This Is Horrible! ***spoilers***

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#23
By the way, does anyone know what might have happened at the end of this book? I just figured that the winner was hallucinating and felt that the hands on him made him think it was a soldier. So he kept running; however I have heard other people say because it's a Bachman book that the winner actually died in the end. I keep reading the last line and don't get it. Surely it wouldn't happen in front of the crowd. After all, he did win.
 
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blunthead

Well-Known Member
Aug 2, 2006
80,756
195,330
Atlanta GA
#25
By the way, does anyone know what might have happened at the end of this book? I just figured that the winner was hallucinating and felt that the hands on him made him think it was a soldier. So he kept running; however I have heard other people say because it's a Bachman book that the winner actually died in the end. I keep reading the last line and don't get it. Surely it wouldn't happen in front of the crowd. After all, he did win.
I feel sK left the climax to The Long Walk open to personal interpretation, which was a wonderful choice on his part. It's a very moving ending to me, consequently.
My own interpretation is torn between two primary likelihoods: one, that the protagonist dies and his subsequent experience describes his spirit finding final release from the anguish he'd endured to the end; the other, that he loses his mind.
Either explanation works for me, but sK's genius is in not specifying what happens.
 

Pucker

We all have it coming, kid
May 9, 2010
2,906
6,208
56
#26
While the tone is obviously much darker, I don't know that the society that wants to watch Garraty and his friends "get their ticket" is not that far removed from a society that likes to watch people eat raw fish anuses on Fear Factor.

The general message seems to be that life is not only not worth living, it's not worth watching.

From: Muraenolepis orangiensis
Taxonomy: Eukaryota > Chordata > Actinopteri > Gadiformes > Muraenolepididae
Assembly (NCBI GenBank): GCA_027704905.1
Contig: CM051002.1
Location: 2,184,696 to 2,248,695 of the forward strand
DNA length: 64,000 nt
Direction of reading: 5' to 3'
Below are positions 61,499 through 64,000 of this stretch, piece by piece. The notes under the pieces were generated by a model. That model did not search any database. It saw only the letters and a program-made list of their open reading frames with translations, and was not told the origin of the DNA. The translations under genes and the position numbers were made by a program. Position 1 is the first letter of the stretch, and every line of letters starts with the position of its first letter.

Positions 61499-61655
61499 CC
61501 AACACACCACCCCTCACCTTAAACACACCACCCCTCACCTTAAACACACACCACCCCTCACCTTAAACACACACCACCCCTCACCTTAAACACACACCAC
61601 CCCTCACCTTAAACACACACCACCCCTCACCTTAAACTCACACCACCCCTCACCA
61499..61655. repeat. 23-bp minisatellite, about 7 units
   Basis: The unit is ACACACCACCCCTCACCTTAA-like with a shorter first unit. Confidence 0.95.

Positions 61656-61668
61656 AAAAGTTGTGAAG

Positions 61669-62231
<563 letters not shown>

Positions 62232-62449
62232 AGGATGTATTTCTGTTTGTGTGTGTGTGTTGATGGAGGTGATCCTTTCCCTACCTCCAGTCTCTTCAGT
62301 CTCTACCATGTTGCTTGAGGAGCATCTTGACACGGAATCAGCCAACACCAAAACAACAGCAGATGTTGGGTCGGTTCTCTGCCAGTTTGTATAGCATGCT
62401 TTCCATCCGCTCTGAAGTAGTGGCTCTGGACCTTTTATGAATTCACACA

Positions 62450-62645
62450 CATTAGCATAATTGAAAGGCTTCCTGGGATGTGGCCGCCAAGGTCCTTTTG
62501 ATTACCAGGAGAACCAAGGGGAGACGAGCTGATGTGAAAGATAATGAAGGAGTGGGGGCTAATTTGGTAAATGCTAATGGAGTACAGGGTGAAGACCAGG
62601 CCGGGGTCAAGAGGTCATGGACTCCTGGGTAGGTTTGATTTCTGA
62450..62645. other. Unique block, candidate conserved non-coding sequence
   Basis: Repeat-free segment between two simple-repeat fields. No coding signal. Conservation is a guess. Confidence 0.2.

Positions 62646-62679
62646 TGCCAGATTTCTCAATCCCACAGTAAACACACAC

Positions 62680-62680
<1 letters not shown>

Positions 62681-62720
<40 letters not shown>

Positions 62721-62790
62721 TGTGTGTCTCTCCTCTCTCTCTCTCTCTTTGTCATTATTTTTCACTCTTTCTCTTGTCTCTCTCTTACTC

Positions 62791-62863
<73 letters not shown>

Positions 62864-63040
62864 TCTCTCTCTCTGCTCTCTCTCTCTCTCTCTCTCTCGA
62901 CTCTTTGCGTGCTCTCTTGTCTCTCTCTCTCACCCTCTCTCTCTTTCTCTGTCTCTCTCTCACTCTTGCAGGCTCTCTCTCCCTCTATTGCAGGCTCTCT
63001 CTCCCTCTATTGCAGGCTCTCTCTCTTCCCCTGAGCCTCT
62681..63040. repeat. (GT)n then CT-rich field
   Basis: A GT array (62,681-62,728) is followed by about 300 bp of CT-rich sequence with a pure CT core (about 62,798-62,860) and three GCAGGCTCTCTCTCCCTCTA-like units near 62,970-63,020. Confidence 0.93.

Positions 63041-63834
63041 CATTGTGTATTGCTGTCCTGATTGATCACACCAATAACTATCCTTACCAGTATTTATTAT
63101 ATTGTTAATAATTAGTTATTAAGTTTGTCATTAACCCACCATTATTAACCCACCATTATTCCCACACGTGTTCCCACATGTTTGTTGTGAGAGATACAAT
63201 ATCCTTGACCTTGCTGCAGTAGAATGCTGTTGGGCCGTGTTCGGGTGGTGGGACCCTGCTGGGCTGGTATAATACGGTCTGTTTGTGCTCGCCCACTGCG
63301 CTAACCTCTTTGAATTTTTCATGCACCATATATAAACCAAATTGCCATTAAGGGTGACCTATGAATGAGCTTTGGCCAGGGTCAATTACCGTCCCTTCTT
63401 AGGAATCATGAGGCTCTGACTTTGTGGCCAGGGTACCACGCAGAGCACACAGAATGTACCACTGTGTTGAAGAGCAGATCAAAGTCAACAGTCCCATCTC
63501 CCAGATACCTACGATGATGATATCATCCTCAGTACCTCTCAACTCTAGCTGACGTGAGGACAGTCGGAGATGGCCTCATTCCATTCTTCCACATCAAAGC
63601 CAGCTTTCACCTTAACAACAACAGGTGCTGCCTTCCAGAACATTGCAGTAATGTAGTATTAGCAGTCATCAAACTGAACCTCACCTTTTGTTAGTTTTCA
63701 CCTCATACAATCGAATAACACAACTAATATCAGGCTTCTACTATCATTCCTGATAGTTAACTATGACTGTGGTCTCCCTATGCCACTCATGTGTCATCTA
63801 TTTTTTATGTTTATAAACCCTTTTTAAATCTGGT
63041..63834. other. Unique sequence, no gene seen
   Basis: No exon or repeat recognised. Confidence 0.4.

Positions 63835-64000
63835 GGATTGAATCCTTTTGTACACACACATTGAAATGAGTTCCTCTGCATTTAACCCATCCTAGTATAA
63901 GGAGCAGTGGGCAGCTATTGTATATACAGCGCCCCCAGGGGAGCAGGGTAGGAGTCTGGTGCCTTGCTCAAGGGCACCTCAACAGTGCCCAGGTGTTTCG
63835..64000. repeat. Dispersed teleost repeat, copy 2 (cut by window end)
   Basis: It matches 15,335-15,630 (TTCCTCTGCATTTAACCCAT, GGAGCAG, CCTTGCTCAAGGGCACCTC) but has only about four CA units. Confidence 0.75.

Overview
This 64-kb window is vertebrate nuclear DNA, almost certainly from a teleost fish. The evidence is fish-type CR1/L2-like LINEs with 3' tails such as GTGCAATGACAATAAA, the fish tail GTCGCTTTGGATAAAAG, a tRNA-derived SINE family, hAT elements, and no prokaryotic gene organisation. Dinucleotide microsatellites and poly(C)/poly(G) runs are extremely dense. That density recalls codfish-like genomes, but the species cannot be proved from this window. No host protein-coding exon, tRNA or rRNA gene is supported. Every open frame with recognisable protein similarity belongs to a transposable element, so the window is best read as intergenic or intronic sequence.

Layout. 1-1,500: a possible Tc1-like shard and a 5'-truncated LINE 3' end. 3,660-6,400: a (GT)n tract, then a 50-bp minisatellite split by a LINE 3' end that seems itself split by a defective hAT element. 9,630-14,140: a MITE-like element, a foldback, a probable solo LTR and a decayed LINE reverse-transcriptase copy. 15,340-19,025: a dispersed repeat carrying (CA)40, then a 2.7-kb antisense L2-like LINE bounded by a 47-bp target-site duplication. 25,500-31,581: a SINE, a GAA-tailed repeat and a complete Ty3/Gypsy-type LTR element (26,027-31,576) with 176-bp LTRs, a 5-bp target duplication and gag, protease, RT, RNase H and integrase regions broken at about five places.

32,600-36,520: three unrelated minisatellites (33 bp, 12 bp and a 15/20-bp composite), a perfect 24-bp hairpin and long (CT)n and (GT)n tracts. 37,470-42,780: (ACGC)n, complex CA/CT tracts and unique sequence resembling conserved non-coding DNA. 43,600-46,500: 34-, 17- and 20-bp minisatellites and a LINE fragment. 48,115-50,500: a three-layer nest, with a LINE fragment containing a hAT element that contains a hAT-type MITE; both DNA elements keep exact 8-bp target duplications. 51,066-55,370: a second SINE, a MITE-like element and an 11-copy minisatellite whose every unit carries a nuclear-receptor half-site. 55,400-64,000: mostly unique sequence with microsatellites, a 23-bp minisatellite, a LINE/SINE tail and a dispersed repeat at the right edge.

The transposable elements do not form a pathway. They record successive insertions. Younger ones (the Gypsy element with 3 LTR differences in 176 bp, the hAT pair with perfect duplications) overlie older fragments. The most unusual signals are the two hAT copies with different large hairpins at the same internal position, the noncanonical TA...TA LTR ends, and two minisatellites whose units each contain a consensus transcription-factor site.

But death is.

These kids won a lottery to get their chance to be shot in the head (if they play nice) or elswhere (if they don't).

That's the prize: Death with honor.

None of them but Scramm and the kid who thinks he's the Major's son really believe they can win, and I suspect most of them don't really want to. King never really tells us why.

That's up to you to figure out.

That's what makes it such a fantastic story.

Good as any I've read.
 

mal

Well-Known Member
Jun 23, 2007
3,374
18,231
55
Winnipeg, Manitoba, Canada
#27
I just finished reading this again after a whole lot of years and I loved it! I'd like to think that he was rested and freshened up after the end and went on to help his fellow travellers families and subversively worked at destroying future long walks. Happy reading, mal.
 

duf70

Well-Known Member
May 27, 2008
119
113
Monterrey, Mexico
#28
Amazing story and the fact that it was his first it's even more amazing (if not, it must have been one of his first ones, I believe he wrote it when he was 18).

I really need to rush and start re-reading this one! I am not sure what I will make of the ending this time....
 

recitador

Speed Reader
Sep 3, 2016
1,704
7,937
35
#29
think gladiators of ancient rome. those who don't learn from history are doomed to repeat it. looking at worldwide society, can you honestly say we're really learning? technology doesn't count btw, i'm speaking of character
 
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